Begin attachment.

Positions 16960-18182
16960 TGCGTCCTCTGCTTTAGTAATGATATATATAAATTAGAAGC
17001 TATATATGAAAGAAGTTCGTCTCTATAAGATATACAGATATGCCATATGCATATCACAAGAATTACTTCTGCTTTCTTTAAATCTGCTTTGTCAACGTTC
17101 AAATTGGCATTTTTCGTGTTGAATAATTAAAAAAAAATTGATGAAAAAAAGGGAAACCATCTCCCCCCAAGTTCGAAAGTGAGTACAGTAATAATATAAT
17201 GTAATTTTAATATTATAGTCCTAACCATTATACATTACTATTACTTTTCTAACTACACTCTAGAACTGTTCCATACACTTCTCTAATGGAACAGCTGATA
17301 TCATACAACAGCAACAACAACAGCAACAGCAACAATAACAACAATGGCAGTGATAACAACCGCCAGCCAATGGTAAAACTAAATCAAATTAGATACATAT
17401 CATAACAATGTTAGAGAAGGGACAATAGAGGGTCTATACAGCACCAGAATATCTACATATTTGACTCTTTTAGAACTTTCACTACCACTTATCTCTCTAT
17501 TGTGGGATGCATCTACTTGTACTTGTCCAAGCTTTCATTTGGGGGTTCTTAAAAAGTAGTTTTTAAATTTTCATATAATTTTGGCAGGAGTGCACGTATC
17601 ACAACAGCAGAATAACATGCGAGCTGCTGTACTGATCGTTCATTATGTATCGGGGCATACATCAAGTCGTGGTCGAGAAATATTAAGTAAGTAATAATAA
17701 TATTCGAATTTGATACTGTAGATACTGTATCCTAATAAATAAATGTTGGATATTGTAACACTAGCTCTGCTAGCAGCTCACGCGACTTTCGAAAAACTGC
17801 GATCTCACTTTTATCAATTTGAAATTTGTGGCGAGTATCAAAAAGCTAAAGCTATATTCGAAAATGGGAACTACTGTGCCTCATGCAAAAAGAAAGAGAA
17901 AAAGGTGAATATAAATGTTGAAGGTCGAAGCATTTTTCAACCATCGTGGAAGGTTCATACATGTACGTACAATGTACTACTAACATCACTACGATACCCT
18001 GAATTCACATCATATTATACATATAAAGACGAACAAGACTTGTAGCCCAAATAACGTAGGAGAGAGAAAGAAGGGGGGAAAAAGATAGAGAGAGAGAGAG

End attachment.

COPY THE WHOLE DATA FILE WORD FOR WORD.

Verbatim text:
Positions 16960-18182
16960 TGCGTCCTCTGCTTTAGTAATGATATATATAAATTAGAAGC
17001 TATATATGAAAGAAGTTCGTCTCTATAAGATATACAGATATGCCATATGCATATCACAAGAATTACTTCTGCTTTCTTTAAATCTGCTTTGTCAACGTTC
17101 AAATTGGCATTTTTCGTGTTGAATAATTAAAAAAAAATTGATGAAAAAAAGGGAAACCATCTCCCCCCAAGTTCGAAAGTGAGTACAGTAATAATATAAT
17201 GTAATTTTAATATTATAGTCCTAACCATTATACATTACTATTACTTTTCTAACTACACTCTAGAACTGTTCCATACACTTCTCTAATGGAACAGCTGATA
17301 TCATACAACAGCAACAACAACAGCAACAGCAACAATAACAACAATGGCAGTGATAACAACCGCCAGCCAATGGTAAAACTAAATCAAATTAGATACATAT
17401 CATAACAATGTTAGAGAAGGGACAATAGAGGGTCTATACAGCACCAGAATATCTACATATTTGACTCTTTTAGAACTTTCACTACCACTTATCTCTCTAT
17501 TGTGGGATGCATCTACTTGTACTTGTCCAAGCTTTCATTTGGGGGTTCTTAAAAAGTAGTTTTTAAATTTTCATATAATTTTGGCAGGAGTGCACGTATC
17601 ACAACAGCAGAATAACATGCGAGCTGCTGTACTGATCGTTCATTATGTATCGGGGCATACATCAAGTCGTGGTCGAGAAATATTAAGTAAGTAATAATAA
17701 TATTCGAATTTGATACTGTAGATACTGTATCCTAATAAATAAATGTTGGATATTGTAACACTAGCTCTGCTAGCAGCTCACGCGACTTTCGAAAAACTGC
17801 GATCTCACTTTTATCAATTTGAAATTTGTGGCGAGTATCAAAAAGCTAAAGCTATATTCGAAAATGGGAACTACTGTGCCTCATGCAAAAAGAAAGAGAA
17901 AAAGGTGAATATAAATGTTGAAGGTCGAAGCATTTTTCAACCATCGTGGAAGGTTCATACATGTACGTACAATGTACTACTAACATCACTACGATACCCT
18001 GAATTCACATCATATTATACATATAAAGACGAACAAGACTTGTAGCCCAAATAACGTAGGAGAGAGAAAGAAGGGGGGAAAAAGATAGAGAGAGAGAGAG